Tuesday, June 17, 2008

Meeting Dr. Samran Sombatpanit of WASWC

Before going to Hong Kong the other week to attend the Pacific Rim Conference, I passed by Bangkok, upon the invitation of a Thai friend, Dr. Samran Sombatpanit, the immediate past president of the World Association for Soil and Water Conservation (WASWC). My route was Manila-Bangkok-Hong Kong-Manila. By making two foreign trips in one exit at the Manila airport NAIA, I would pay only once the extortion charges of travel tax of Php1,620 (about US$37 at Php44/US$1) and terminal fee of Php750 (about US$17), instead of paying twice.

I got to know Dr. Sombatpanit through a Moroccan friend, Nahid Elbezaz, who was my batchmate in a 7-weeks international training on "Sustainable Agriculture" in late 2003 in Sweden.

I contributed a paper for WASWC on building stone terraces for small water path to control soil erosion. This system not only minimizes and controls soil erosion, but also somehow conserves the eroded soil through well-arranged stone terraces that act as soil trap. Then I would also contribute to Samran some short papers on some of my observations and experience in agro-forestry, climate change literature, and so on.

Samran and his fellow editors and agriculture scientists recently published a book called "No Till Farming". It's a bit of a ‘revolutionary’ approach in farming for the following reasons. First, not tilling the soil is leaving it undisturbed; regular plowing and tilling can be harmful to the soil and the farm by making the soil loose and easily eroded during heavy rains and strong winds. Second, for many countries, government distribution of tractors to farmers at heavily subsidized price is among the more expensive public expenditures that taxpayers have to bear. And third, plowing by tractors and other mechanical devices can be expensive at this time of high oil prices.

Thus, the no-till farming philosophy can (a) save the soil from becoming loose and easily eroded, thus retaining nutrient-rich topsoil; (b) save taxpayers of the high cost of additional farm subsidies, (c) save farmers of the high cost of oil and tractor maintenance, and (d) save rivers and lakes from heavy siltation due to eroded topsoil due to heavy and frequent tilling of soil. From a number of farm results, crop yield is not that far from farms that experience regular tilling, leaving farmers with higher net income.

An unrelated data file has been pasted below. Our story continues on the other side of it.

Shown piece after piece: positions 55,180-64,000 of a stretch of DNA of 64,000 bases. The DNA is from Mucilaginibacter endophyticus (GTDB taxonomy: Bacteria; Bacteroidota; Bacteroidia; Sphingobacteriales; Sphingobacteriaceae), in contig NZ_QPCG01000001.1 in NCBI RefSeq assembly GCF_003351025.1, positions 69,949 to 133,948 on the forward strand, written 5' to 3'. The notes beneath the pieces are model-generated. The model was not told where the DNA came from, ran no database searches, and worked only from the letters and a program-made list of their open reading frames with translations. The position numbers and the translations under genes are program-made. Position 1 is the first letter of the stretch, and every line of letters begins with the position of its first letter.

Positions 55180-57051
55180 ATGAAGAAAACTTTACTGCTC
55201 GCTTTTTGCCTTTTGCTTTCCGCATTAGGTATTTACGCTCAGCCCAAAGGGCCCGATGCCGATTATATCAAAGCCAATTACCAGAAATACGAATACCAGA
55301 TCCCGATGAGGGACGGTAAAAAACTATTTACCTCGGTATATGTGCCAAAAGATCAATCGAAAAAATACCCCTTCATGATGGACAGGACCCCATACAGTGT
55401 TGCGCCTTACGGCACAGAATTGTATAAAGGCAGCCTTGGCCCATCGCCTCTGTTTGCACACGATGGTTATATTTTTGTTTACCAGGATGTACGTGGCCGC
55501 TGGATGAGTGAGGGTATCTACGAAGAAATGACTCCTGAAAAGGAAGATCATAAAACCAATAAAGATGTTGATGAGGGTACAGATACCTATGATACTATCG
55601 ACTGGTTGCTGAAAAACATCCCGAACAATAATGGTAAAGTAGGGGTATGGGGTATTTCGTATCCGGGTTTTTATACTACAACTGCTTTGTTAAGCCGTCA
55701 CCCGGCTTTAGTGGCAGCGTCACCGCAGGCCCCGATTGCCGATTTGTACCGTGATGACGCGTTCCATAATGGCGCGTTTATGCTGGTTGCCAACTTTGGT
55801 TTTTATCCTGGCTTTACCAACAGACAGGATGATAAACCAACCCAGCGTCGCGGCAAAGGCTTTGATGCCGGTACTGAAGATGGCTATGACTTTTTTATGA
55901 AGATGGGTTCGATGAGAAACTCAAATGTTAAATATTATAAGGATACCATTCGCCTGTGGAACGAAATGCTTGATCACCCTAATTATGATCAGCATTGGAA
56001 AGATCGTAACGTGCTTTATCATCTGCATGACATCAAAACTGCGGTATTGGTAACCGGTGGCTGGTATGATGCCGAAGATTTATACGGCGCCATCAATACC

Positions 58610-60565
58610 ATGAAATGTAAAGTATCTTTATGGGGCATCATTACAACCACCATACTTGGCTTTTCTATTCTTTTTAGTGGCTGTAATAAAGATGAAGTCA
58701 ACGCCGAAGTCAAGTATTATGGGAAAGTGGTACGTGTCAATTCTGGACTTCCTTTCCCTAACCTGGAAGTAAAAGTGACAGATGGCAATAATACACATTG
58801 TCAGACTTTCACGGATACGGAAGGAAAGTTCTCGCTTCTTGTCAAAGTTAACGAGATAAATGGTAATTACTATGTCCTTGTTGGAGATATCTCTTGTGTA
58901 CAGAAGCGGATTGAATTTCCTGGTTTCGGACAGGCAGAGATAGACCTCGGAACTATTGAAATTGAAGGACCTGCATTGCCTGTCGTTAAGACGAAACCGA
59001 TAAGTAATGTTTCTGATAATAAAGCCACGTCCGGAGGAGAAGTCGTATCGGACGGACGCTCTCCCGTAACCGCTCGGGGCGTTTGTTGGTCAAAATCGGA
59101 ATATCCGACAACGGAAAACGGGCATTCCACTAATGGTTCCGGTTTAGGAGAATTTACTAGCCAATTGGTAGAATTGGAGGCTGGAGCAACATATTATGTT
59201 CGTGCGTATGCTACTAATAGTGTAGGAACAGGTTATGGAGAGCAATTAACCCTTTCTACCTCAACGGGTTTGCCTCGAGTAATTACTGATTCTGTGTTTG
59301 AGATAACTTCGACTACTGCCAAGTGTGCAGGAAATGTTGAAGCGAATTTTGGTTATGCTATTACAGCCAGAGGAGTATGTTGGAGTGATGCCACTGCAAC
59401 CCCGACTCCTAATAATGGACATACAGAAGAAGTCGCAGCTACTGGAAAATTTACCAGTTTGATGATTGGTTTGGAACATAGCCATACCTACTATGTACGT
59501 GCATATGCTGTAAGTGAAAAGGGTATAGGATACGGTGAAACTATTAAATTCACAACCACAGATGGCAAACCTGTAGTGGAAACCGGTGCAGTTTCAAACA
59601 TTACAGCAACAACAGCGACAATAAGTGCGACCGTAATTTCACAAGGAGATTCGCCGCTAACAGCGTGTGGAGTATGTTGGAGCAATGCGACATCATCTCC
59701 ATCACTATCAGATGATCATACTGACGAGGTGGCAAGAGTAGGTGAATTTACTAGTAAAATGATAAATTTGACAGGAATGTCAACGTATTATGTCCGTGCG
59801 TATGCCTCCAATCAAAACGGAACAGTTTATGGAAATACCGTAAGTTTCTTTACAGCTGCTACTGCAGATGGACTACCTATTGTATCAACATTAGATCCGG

I can attest to the beauty of no till farming. In my province, Negros Occidental, in central Philippines, sugarcane plantation is the main industry. Sugarcane farming is mainly labor intensive (planting, maintenance, harvesting) but land preparation before replanting requires deep tilling, about 1 1/2 foot by tractors. Since this is done each year, soil erosion is frequent. When passing by the roads, one will notice that many sugarcane fields have lower elevation than the road -- a result of years and decades of heavy tilling and continued soil erosion. Many rivers and creeks are also heavily silted, flooding in many low lying residential areas during heavy rains is becoming more common.

Meanwhile, while we were in Thailand (my wife and our daughter came along), Dr. Sombatpanit toured us to Ayudhya and surrounding areas – Bang Sai, the King's summer palace, Ayuthaya, and other tourism areas. The development of Thailand's tourism industry, like its agricultural development, is somehow impressive. Of course it helps that Thailand does not experience strong typhoons like the Philippines; that it has a wide flat land, unlike the Philippines' archipelagic nature; and it has plenty of long and wide river systems that provide ample irrigation to its farms. The development of its new, big, and beautiful international airport that was opened only two years ago is a big bonus to foreign visitors who come to that country.